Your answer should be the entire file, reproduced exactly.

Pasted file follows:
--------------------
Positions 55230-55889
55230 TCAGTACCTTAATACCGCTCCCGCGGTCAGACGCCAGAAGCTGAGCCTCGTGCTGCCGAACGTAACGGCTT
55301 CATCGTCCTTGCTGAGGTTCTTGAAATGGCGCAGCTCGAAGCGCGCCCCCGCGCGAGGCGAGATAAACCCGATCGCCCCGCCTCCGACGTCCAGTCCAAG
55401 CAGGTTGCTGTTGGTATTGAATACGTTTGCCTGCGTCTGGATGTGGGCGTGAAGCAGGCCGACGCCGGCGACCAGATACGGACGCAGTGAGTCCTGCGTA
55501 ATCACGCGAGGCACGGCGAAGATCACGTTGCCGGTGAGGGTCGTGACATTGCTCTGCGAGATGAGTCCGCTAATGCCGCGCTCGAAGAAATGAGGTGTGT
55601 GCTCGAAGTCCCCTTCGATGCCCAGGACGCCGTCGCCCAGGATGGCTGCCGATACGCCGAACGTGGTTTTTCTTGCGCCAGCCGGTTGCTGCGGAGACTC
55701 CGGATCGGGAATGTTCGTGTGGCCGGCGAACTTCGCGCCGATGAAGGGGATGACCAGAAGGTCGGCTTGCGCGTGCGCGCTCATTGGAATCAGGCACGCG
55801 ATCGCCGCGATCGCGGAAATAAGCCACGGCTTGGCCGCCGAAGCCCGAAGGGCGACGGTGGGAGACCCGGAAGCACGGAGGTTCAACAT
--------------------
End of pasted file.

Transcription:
Positions 55230-55889
55230 TCAGTACCTTAATACCGCTCCCGCGGTCAGACGCCAGAAGCTGAGCCTCGTGCTGCCGAACGTAACGGCTT
55301 CATCGTCCTTGCTGAGGTTCTTGAAATGGCGCAGCTCGAAGCGCGCCCCCGCGCGAGGCGAGATAAACCCGATCGCCCCGCCTCCGACGTCCAGTCCAAG
55401 CAGGTTGCTGTTGGTATTGAATACGTTTGCCTGCGTCTGGATGTGGGCGTGAAGCAGGCCGACGCCGGCGACCAGATACGGACGCAGTGAGTCCTGCGTA
55501 ATCACGCGAGGCACGGCGAAGATCACGTTGCCGGTGAGGGTCGTGACATTGCTCTGCGAGATGAGTCCGCTAATGCCGCGCTCGAAGAAATGAGGTGTGT
55601 GCTCGAAGTCCCCTTCGATGCCCAGGACGCCGTCGCCCAGGATGGCTGCCGATACGCCGAACGTGGTTTTTCTTGCGCCAGCCGGTTGCTGCGGAGACTC
55701 CGGATCGGGAATGTTCGTGTGGCCGGCGAACTTCGCGCCGATGAAGGGGATGACCAGAAGGTCGGCTTGCGCGTGCGCGCTCATTGGAATCAGGCACGCG
55801 ATCGCCGCGATCGCGGAAATAAGCCACGGCTTGGCCGCCGAAGCCCGAAGGGCGACGGTGGGAGACCCGGAAGCACGGAGGTTCAACAT